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Hempstead officials want carbon monoxide detectors in businesses

Hempstead Town Supervisor Kate Murray, speaks, with carbon

Hempstead Town Supervisor Kate Murray, speaks, with carbon monoxide detector in hand during a press conference held at the Seaford restaurant Runyan's, Tuesday, February 25, 2014. In response to a recent death involving carbon monoxide poisoning, Murray is proposing a local town law that will require restaurants, bars, nightclubs, movie theaters, bowling alleys, churches, gyms, catering facilities and other places of public assembly to install carbon monoxide detectors to ensure the safety of the public. Credit: Steve Pfost

Hempstead Town officials plan to introduce legislation next month to require carbon monoxide detectors in many businesses and public facilities.

The proposal comes after a leaking flue pipe at a Huntington Station restaurant killed a manager and injured dozens more Saturday night.

The law would require restaurants, bars, nightclubs, bowling alleys, gyms, churches, movie theaters and other public places to install carbon monoxide detectors. Violators could face a fine of as much as $500 and/or imprisonment of up to six months.

"Carbon monoxide is commonly referred to as the silent killer because the gas cannot be seen or smelled," Town Supervisor Kate Murray said at a news conference Tuesday at Runyan's Restaurant in Seaford, saying detectors cost between $20 and $30. "You can't put a price on human life."

The town code amendment would require all new "places of public assembly" to have detectors hard-wired on floors near systems that can produce carbon monoxide, such as furnaces, hot water heaters and stoves, and also one floor above. Existing businesses would be required to have standard detectors that plug into electrical outlets and would likely have 30 to 60 days to come into compliance, officials said.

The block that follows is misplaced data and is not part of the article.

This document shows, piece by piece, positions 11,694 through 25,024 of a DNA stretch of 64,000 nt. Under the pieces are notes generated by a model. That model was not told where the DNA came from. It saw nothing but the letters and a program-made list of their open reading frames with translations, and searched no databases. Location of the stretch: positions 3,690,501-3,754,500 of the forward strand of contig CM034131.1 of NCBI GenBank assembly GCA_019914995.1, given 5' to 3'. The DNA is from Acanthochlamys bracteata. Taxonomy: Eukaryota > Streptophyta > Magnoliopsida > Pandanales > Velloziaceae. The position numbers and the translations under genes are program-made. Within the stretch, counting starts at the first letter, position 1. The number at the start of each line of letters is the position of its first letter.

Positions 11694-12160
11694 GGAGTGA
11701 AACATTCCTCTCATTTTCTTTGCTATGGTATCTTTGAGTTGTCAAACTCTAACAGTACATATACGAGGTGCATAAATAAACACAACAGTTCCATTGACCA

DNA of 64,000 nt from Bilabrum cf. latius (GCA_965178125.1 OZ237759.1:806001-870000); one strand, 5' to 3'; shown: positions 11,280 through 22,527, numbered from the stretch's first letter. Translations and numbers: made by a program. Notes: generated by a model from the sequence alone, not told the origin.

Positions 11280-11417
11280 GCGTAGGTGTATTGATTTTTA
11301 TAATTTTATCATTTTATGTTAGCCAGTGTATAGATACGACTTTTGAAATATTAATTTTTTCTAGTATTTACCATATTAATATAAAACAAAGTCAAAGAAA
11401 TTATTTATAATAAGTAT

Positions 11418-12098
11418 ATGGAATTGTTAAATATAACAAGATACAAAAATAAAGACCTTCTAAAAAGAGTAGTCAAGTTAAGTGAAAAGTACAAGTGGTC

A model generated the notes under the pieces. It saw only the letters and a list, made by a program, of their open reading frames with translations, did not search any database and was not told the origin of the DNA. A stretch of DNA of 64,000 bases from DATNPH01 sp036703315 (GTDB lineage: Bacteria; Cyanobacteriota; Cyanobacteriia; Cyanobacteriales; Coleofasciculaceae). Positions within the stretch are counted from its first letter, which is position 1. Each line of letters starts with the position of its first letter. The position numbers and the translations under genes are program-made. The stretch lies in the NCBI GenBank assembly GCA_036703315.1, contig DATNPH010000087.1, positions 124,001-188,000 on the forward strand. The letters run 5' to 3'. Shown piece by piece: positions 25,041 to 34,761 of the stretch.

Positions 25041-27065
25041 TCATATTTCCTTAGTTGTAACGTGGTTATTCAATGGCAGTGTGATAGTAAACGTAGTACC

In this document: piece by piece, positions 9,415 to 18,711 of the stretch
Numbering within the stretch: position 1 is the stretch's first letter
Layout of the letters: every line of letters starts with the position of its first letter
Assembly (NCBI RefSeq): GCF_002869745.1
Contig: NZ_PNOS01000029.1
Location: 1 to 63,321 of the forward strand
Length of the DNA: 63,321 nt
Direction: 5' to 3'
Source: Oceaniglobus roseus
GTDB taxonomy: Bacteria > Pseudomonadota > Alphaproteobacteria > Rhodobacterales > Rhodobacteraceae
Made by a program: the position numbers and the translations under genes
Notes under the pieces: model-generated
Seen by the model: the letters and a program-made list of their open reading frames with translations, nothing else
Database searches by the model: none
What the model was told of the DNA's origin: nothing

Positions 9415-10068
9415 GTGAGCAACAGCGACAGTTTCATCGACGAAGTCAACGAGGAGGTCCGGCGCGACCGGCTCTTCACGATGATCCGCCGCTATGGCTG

"Twenty-four years ago when my daughter was born, I installed a carbon monoxide detector at home," said Tony McGinley, owner of Runyan's for more than 33 years, "And the lightbulb went off and I installed it here too . . . It's almost a no-brainer." Runyan's has more than 15 employees.

State law requires carbon monoxide detectors only for residences. The town board is to hold a hearing on the legislation on March 25 at 10:30 a.m.

Nassau Democratic Legis. Judy Jacobs (D-Woodbury) plans to introduce a bill requiring the detectors at all county businesses, schools and recreational facilities. But Nassau Republicans said they don't plan on moving on Jacobs' bill because the state has jurisdiction.

On Monday, state Sen. Carl Marcellino (R-Syosset) introduced legislation requiring detectors in commercial establishments. Chad Lupinacci (R-Huntington) and Michael Montesano (R-Glen Head) are co-sponsors in the Assembly.

With Robert Brodsky


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